Lomas J, Boardman RH, Markowe M. Complications of chlorpromazine therapy in 800 mental-hospital patients. Lancet 1955; I: 1144–7Google Scholar
  86. 86.
    Cares RW, Asrican E, Fenichel M, et al. Therapeutic and toxic effects of chlorpromazine among 3,014 hospitalised cases. Am J Psychiatry 1957; 114: 318–27PubMedGoogle Scholar
  87. 87.
    Denber HC, Bird EG. Chlorpromazine in the treatment of mental illness. IV. Final results with analysis of data on 1,523 patients. Am J Psychiatry 1957; 113: 972–8PubMedGoogle Scholar
  88. 88.
    Logothetis J. Spontaneous epileptic seizures and electroencephalographic changes in the course of phenothiazine therapy. Neurology 1967; 17: 869–77PubMedGoogle Scholar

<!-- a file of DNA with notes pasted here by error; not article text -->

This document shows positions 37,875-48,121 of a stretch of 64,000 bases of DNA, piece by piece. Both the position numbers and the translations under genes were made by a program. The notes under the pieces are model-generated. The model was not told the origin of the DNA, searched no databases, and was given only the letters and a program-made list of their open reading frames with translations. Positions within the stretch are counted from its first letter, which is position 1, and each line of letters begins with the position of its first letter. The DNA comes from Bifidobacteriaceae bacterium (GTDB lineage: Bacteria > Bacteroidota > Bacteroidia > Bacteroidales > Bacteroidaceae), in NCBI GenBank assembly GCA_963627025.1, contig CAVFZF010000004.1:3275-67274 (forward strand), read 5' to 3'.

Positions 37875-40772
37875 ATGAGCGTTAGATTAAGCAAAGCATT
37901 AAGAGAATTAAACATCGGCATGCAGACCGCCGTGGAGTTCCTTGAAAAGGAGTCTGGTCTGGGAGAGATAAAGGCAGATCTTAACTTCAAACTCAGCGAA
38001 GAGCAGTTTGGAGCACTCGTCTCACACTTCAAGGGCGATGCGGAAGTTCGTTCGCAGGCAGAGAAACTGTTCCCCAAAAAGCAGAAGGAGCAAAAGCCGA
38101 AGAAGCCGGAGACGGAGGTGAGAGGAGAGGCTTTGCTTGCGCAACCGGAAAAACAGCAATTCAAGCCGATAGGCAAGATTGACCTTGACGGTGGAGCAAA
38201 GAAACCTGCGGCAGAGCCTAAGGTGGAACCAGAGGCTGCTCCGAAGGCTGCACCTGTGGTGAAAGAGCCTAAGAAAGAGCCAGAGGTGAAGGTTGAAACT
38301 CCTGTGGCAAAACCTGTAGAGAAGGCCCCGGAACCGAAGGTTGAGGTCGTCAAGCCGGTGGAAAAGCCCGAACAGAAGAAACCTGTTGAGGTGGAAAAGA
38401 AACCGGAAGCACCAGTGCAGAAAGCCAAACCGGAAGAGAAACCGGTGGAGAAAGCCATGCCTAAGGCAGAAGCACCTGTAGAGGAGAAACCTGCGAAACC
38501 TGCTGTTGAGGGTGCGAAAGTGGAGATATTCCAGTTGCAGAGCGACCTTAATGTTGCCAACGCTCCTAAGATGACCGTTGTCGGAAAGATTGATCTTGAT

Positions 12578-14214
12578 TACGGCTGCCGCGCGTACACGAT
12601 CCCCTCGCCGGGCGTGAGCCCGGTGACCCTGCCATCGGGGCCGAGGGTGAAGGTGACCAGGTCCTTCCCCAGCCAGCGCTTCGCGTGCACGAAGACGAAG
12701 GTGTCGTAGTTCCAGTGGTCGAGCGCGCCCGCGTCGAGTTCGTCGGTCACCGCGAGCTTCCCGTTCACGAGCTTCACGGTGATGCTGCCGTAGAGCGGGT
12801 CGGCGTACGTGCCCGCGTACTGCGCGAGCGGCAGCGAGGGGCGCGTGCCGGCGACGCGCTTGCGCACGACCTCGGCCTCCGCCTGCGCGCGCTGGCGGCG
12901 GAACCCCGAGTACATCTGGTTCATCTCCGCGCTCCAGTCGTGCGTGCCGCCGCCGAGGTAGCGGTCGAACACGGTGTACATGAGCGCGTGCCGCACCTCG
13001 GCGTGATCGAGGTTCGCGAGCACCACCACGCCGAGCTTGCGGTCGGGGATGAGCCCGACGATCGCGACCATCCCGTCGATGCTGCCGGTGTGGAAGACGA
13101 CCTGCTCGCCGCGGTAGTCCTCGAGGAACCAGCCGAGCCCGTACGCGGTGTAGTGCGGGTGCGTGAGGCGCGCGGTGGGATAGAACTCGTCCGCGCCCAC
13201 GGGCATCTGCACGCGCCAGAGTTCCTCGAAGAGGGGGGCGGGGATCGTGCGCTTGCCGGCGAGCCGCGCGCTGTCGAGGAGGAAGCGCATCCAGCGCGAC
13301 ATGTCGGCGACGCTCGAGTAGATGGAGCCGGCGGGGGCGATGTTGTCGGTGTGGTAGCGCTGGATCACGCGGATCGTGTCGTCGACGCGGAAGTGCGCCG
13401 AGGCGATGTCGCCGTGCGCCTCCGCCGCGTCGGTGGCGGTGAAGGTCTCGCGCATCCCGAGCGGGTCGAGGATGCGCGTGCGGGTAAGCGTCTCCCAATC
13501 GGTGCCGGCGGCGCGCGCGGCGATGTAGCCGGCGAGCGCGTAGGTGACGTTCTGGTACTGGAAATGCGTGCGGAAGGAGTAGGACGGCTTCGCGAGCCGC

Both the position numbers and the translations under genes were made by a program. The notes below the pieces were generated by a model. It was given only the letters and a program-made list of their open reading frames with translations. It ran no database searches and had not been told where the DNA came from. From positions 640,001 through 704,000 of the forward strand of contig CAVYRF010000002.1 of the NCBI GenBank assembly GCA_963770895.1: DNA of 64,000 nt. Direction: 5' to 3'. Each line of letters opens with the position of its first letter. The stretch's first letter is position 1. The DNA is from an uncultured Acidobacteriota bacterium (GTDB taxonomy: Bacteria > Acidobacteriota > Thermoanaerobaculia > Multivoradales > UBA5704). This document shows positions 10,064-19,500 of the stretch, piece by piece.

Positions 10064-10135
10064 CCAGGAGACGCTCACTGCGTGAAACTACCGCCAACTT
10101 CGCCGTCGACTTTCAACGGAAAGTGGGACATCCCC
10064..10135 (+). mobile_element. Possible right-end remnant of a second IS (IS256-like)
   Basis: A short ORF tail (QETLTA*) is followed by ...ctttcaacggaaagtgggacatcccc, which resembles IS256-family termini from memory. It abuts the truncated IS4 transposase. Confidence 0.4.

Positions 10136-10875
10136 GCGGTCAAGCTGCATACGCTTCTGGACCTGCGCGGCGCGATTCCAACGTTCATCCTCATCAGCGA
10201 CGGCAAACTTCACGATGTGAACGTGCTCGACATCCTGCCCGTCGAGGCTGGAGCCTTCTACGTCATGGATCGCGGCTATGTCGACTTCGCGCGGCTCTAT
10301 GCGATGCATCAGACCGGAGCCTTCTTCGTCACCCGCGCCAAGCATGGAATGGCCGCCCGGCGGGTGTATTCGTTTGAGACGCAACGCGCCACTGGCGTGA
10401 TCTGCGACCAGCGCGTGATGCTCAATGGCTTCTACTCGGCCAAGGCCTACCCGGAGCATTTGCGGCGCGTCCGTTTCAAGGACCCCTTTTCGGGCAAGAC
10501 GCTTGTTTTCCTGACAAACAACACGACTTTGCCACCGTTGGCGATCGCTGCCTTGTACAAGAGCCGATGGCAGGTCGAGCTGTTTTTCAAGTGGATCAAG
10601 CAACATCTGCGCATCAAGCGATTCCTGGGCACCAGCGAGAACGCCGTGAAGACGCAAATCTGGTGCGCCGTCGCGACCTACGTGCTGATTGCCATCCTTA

89. 89.
    Davies RK, Neil JF, Himmelhoch JM. Cerebral dysrhythmias in schizophrenics receiving phenothiazines: clinical correlates. Clin Electroencephalogr 1975; 6: 103–25Google Scholar
  90. 90.
    Kugler J, Lorenzi E, Spatz R, et al. Drug-induced paroxysmal EEG activities. Pharmacopsychiatr Neuropsychopharmakol 1979; 12: 165–72Google Scholar
  91. 91.
    Schlichter W, Bristow ME, Schultz S, et al. Seizures occurring during intensive chlorpromazine therapy. Can Med Assoc J 1956; 74: 364–6Google Scholar
  92. 92.
    Tsuchiya H, Kawahara R, Tanaka Y, et al. Generalized seizure during treatment of schizophrenia with zotepine. Yonago Acta Med 1986; 29(2): 103–11Google Scholar
  93. 93.
    Hori M, Suzuki T, Sasaki M. Convulsive seizures in schizophrenic patients induced by zotepine administration. Jpn J Psychiatry Neurol 1992 Mar; 46: 161–7PubMedGoogle Scholar
  94. 94.
    Manmaru S. Five cases of schizophrenia with convulsive seizures during zotepine administration [in Japanese]. Seishin Igaku 1985; 27: 59–70Google Scholar
  95. 95.